changes to internet security - 10 things businesses need to know
May 6, 2016
The global internet community is set to introduce a new and more sophisticated level of internet security – called SHA-256 SSL - and if UK businesses don’t act now to accommodate the changes, they could find themselves locked out of secure payment websites.
This could have serious implications for UK businesses that use Bacs Payment Schemes Limited (Bacs) to make salary and supplier payments or to collect by payments by Direct Debit.
But what is SHA-256 SSL and how could it affect companies? Here is the Bacs guide to the things all business should know about the new security and its impact.
Currently, most secure internet sites are protected by Secure Hash Algorithm-1 SSL, or SHA –1 SSL.
SHA-1 was first introduced in 1996 and is now classified as vulnerable to cyber-attacks. SHA–256 SSL, however, is the next level of sophisticated internet security. Designed by the National Institute of Standards and Technology (NIST), it's being adopted by Microsoft and Google and the rest of the internet community as an improved means of protecting secure internet sites.
Bacs is also making the internet more secure.
At the same time as this global change, Bacs is improving security further by withdrawing support for older connection protocols. From 13 June, Bacs will only support TLS 1.1 and 1.2 - this provides even more protection for the communication pipeline between Bacs services such as Bacstel-IP and the Payment Services Website and its service users.
Businesses that use Bacs to make or collect payments will be affected.
If your company uses Bacs for payroll, to settle invoices, or to collect Direct Debits, these changes will affect you, so you need to be prepared.
Any business that wants to access Bacs via Bacstel-IP will need to make sure they have the right IT in place to support these changes.
Firms will need to have a web browser, operating system, and a Bacs Approved Software Solution that support these changes. Companies that use the Payment Services Website to collect payments reports will also need to upgrade their IT appropriately.
Failure to update a company's systems will mean it is unable to access secure services.
Access to Bacs, via Bacstel-IP and the Payment Services Website, will be affected by these changes. If companies don't make the necessary changes they may not be able pay staff and suppliers, or to collect by Direct Debit, so it's important that access is maintained.
Equally, many businesses use the Payment Services Website to download important actionable reports. If they cannot gain access; they cannot download reports and then may be in breach of Scheme rules, which could result in access to Bacs being removed.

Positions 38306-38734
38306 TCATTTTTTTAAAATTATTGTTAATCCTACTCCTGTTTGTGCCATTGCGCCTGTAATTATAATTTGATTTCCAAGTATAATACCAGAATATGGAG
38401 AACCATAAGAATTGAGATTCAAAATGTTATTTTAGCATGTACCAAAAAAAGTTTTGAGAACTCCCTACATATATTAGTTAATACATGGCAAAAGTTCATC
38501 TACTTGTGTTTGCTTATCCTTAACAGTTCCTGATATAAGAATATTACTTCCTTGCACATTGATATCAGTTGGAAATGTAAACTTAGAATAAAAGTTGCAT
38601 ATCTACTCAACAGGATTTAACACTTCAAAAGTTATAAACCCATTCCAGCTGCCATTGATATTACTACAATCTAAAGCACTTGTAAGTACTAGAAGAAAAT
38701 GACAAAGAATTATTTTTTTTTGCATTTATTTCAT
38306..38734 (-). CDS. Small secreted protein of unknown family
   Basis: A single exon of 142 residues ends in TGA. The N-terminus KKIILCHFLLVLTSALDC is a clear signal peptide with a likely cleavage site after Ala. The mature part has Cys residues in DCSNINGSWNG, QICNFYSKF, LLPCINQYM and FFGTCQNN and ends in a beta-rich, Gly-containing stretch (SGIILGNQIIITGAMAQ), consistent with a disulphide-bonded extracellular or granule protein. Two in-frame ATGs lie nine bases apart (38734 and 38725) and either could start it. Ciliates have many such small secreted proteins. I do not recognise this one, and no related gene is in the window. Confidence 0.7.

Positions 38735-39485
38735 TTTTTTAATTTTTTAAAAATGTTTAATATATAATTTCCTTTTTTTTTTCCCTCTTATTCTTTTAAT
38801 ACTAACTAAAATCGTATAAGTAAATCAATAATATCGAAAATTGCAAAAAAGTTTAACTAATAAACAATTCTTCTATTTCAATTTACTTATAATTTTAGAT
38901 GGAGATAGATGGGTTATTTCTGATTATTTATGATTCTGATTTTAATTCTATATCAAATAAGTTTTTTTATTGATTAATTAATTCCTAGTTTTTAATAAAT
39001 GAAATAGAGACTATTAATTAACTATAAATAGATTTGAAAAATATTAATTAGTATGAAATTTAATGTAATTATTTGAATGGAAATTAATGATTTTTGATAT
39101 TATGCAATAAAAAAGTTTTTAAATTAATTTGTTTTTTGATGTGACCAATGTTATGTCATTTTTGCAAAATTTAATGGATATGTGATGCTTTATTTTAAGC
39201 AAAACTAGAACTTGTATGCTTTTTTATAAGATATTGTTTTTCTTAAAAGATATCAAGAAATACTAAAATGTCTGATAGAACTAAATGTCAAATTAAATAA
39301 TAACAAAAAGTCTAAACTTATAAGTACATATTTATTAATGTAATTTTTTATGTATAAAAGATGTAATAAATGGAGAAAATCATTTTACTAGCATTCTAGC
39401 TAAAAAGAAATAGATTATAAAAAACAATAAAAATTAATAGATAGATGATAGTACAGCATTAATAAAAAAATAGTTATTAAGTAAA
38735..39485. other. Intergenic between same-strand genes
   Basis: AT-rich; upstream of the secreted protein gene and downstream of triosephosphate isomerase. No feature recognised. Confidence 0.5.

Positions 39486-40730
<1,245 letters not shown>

Bacs is implementing these changes on 13 June 2016.
If companies do not upgrade their software and/or browser and operating system to make them SHA-256 SSL and TLS1.1/1.2 compliant, they will not be able to access Bacs on or after this date. Bacs has been informing the industry from 2015 and continuing to let everyone know to make the necessary changes to ensure their access to Bacs payment services is not lost.
Bacs is adopting the new measures before the internet community.
Bacs is key to the financial infrastructure of the UK so it’s vital that the company adopts new security measures as early as possible to ensure that all changes are in place well in advance of the global switch off of the old security measures in early 2017.
Ask your IT department for assistance.
Businesses will need to check that their operating system and internet browser will work with the new security. The browser on the computer used to access Bacs services must be able to support SHA-256 SSL certificates and TLS 1.1/1.2 by 13 June 2016, whether this is to submit directly or to collect reports. Direct submitters should talk to their Bacs Approved Software Solutions provider to make sure software that can accommodate these changes is in place.
Companies who use a bureau may be affected.
If companies collect their own reports from the Payment Services Website they will still need to have an up to date operating system and internet browser. It is known that the operating systems most at risk are Windows 2000, Windows XP and Windows Vista. Indirect submitters should check their bureau is aware of the changes and that they will be compliant by 13 June 2016.
Banks will support and look after companies with smartcards and signing solutions.
Banks will send new versions of these out to businesses which use them. Existing smartcards and signing solutions will work until the new ones arrive, which may be after 13 June.
For more details on these changes and how they will affect you, go to www.bacs.co.uk/SHA-2
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